Per Wikipedia (here and here), the Buddhist word "faith" also (i.e. perhaps similarly to the Christian word) includes the meanings of "trust" and "loyalty".

The descriptions given in this article seem to me to imply that the words have the following in common:

  • Hear that something exists (dharma or law)
  • Trust in the spiritual attainment of the teacher (Buddha or Christ)
  • Practice/study/discovery of what the message really means
  • Happiness, confidence, satisfaction if/when/because one is able to align one's life with one's faith
  • If I recall correctly (from some verses in the palicanon) then even the mere ability to trust/believe resp to have faith that the direction the teacher directs me shall be helpful/healthy/worth-the-effort. From which I take (for myself) that "trust" or the "ability-to-trust" is for the spiritual seeker similar to the ability of a sportsman simply to move, run or basically to metabolize physical tension and by this is able to improve physical fitness. Commented Sep 20, 2014 at 13:29

Faith is a central concept to Christianity, but like Buddhism, Christianity has different branches and the views differ somewhat in each. The wikipedia article on Faith in Christianity gives a fair summary of some of these views.

The Original (Ancient Greek) word that is translated to 'faith' in English versions of the New Testament is:

pistis ( πίστις ), Phonetic Spelling: (pis'-tis), Definition: faith, belief, trust, confidence; fidelity, faithfulness. (source)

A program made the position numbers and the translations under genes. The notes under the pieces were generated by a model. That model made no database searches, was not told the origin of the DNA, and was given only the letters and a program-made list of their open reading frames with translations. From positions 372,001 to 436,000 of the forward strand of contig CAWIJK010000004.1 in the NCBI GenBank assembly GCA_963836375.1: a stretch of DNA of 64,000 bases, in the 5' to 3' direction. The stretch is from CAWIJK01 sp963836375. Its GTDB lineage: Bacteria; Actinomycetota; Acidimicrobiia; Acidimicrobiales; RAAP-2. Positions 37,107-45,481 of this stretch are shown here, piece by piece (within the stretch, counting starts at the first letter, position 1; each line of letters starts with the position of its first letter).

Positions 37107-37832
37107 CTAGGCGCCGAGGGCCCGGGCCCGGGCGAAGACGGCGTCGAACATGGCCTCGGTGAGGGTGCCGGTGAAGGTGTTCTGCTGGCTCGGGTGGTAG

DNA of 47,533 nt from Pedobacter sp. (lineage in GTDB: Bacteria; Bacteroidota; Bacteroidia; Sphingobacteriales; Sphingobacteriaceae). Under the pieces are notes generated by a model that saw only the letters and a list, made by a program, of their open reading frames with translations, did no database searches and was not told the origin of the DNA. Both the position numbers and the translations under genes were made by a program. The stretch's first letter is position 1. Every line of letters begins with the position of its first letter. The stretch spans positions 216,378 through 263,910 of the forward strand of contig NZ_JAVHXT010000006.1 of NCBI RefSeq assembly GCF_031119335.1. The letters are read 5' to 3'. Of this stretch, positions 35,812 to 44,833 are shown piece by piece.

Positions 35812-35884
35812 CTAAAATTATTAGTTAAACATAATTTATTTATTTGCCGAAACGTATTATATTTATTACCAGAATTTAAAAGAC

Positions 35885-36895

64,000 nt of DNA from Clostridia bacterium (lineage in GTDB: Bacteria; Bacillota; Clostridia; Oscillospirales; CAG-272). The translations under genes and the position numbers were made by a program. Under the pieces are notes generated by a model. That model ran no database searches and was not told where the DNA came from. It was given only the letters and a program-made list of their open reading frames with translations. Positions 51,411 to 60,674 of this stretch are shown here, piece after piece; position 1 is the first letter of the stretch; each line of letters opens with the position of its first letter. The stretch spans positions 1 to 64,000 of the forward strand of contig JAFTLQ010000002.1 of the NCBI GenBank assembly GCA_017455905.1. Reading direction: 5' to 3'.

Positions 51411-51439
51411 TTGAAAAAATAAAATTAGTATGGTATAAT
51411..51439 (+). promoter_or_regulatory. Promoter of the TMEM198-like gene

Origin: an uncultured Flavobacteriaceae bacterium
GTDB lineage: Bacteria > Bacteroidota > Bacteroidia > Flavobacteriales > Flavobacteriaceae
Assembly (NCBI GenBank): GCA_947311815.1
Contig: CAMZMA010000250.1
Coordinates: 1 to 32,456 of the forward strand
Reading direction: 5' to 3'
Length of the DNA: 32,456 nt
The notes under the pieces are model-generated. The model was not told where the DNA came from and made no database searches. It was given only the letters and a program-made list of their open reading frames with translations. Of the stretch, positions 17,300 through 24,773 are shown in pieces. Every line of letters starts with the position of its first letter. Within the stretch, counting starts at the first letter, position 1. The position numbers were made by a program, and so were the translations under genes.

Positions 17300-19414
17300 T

This word appears in the New Testament 243 times and is a key concept in the teachings of Jesus Christ in particular. The closest the Bible comes to providing an explicit definition of the word is found in the 'faith hall of fame' chapter of the bible in Hebrews 11 (NIV) which is somewhat lengthy, but entirely germane:

Faith in Action

1. Now faith is confidence in what we hope for and assurance about what we do not see.

2. This is what the ancients were commended for.

3. By faith we understand that the universe was formed at God’s command, so that what is seen was not made out of what was visible.

4. By faith Abel brought God a better offering than Cain did. By faith he was commended as righteous, when God spoke well of his offerings. And by faith Abel still speaks, even though he is dead.

5. By faith Enoch was taken from this life, so that he did not experience death: “He could not be found, because God had taken him away.” For before he was taken, he was commended as one who pleased God. 6 And without faith it is impossible to please God, because anyone who comes to him must believe that he exists and that he rewards those who earnestly seek him.

7. By faith Noah, when warned about things not yet seen, in holy fear built an ark to save his family. By his faith he condemned the world and became heir of the righteousness that is in keeping with faith.

8. By faith Abraham, when called to go to a place he would later receive as his inheritance, obeyed and went, even though he did not know where he was going. 9 By faith he made his home in the promised land like a stranger in a foreign country; he lived in tents, as did Isaac and Jacob, who were heirs with him of the same promise. 10 For he was looking forward to the city with foundations, whose architect and builder is God. 11 And by faith even Sarah, who was past childbearing age, was enabled to bear children because she considered him faithful who had made the promise. 12 And so from this one man, and he as good as dead, came descendants as numerous as the stars in the sky and as countless as the sand on the seashore.